Is Nigeria “Beyond Repair”?

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By Emmanuel Ogomegbunam

Ahh, but if “you can watch the things you gave your life to, broken, and stoop and build them up with worn-out tools…yours is the world and everything in it”. Ain’t it? Innit?

Serious note now.

Okay. It may seem that way, especially on election morning as most people fall for the trap of propagating 20 years of same-old, same-old while expecting things to be different. The constant stream of bad news certainly does not help either. But, a sense of perspective is necessary. Sure we were dealt a bad hand by the pre-independence generation still leading the country today, but others have been through worse. Some countries were ravaged completely by war and came out good. That and there are pockets of positive news to be found.

Second, at 24, I am about as old or older than the majority of Nigerians. In that lies our hope or maybe peril. The trajectory of all nations is determined by the state of their human capital. Nigeria’s is dire. Nigerians are also mostly young, so there is still time for improvement. That window, though, shrinks every day. The day it shuts, then, yes, the country will be beyond repair. We are not there yet, but in the span of my generation’s lifetime absent a change to the status quo, we will get there.

Then again, pretty much every Nigerian senses that. The sense of unease is pretty palpable. But as always, seeing that there is a problem is obvious, there is less of a consensus on the solution. Worse, despair has frozen some into inaction, driven others to flight and inspired a taste for revolution in others.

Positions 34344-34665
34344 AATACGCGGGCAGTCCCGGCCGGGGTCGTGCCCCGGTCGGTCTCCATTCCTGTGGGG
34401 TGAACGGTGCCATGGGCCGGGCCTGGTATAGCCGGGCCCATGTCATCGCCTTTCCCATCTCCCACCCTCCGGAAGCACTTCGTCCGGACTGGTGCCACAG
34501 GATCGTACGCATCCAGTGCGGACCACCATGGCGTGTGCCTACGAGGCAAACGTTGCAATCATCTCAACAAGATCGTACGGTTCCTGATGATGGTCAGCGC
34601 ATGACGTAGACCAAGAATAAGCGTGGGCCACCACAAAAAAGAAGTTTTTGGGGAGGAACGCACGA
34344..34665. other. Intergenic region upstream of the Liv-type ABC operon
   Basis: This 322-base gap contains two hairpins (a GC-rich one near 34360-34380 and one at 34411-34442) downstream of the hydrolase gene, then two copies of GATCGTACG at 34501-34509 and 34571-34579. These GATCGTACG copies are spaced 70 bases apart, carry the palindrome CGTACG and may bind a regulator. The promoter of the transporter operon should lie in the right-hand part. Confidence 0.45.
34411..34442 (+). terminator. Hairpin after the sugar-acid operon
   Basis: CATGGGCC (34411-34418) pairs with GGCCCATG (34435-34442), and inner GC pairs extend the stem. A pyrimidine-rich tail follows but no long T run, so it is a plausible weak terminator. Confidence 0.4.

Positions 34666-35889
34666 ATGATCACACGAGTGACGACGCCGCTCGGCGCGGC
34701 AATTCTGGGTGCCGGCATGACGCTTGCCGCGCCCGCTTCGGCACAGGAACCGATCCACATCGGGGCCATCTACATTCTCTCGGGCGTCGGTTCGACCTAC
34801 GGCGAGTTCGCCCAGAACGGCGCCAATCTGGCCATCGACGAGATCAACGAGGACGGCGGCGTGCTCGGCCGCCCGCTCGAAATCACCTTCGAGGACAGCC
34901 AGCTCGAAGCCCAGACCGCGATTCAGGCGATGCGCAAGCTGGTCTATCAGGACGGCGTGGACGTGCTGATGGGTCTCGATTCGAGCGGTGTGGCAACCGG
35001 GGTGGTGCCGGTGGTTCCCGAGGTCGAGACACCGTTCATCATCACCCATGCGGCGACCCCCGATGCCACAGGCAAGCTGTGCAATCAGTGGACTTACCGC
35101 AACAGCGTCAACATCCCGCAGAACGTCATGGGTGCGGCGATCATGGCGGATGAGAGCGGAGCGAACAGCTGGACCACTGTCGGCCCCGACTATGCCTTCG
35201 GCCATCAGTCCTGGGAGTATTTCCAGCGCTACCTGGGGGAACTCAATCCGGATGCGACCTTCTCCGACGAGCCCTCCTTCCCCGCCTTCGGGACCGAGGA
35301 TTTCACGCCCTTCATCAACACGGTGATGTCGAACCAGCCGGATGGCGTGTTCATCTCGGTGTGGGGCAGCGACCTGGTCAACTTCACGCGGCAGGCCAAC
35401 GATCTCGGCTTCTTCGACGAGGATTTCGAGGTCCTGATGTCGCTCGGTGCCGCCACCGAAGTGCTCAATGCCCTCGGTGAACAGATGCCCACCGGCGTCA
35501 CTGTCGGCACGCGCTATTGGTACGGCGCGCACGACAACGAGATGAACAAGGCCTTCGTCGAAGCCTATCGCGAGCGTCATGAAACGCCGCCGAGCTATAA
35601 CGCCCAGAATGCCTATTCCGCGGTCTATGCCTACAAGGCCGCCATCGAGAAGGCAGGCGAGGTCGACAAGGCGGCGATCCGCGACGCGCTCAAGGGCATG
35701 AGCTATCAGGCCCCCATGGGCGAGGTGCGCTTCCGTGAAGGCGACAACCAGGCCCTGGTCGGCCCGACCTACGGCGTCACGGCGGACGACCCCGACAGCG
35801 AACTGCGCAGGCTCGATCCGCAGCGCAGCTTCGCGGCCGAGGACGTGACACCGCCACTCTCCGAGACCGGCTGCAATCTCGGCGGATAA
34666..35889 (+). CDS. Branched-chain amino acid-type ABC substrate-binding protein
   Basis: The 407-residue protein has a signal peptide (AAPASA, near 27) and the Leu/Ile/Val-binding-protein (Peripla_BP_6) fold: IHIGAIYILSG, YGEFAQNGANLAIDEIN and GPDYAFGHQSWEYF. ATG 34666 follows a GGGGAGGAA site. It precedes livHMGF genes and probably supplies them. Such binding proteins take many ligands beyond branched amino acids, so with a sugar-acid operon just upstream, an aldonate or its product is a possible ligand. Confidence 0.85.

Personally, I will state that the tale of humanity’s sojourn on this “vale of tears” has been the realisation that the world does not provide a good life, that is, a life most worth living. Despair is not a Nigerian invention. Nonetheless, they persevered and we must too.

Regular readers will perhaps have noticed that nothing quite sticks my craw as blaming things on “leadership”. That does not mean I do not recognise the phenomenon of good and bad leadership, just that I take Newton’s words to heart more. Everyone, leaders included, stands on the shoulders of others. Those who reach highest, do so on the shoulders of giants. Now as it cannot be giants all the way down, that implies that there once was the first giant, who by his example inspired the others. But note, “others” is key here. A giant does not lead to Newton, giants do. He was not just a product of the Scientific society that fostered him but the society that fostered them. As someone, I don’t remember now said, every society gets the leadership it deserves.

It is easy to make the wrong choices in the anonymity of the crowd, but it ought not to be so. You should always, or at least, always try to make the right decisions, for obvious reasons.

As we prepare to vote, we have been denuded with propaganda about what “everybody else will do”. They exhort us to vote for the lesser of two evils, but, I say, out of 72 candidates, vote for the best and own the consequences of your vote. If you read this after voting, no worries, there a million and one other places where the advice, “why not the best?” applies. I truly believe that if we all set out to do what is good, to do our very best, regardless of what others do, Naija go better.

Source:Quora

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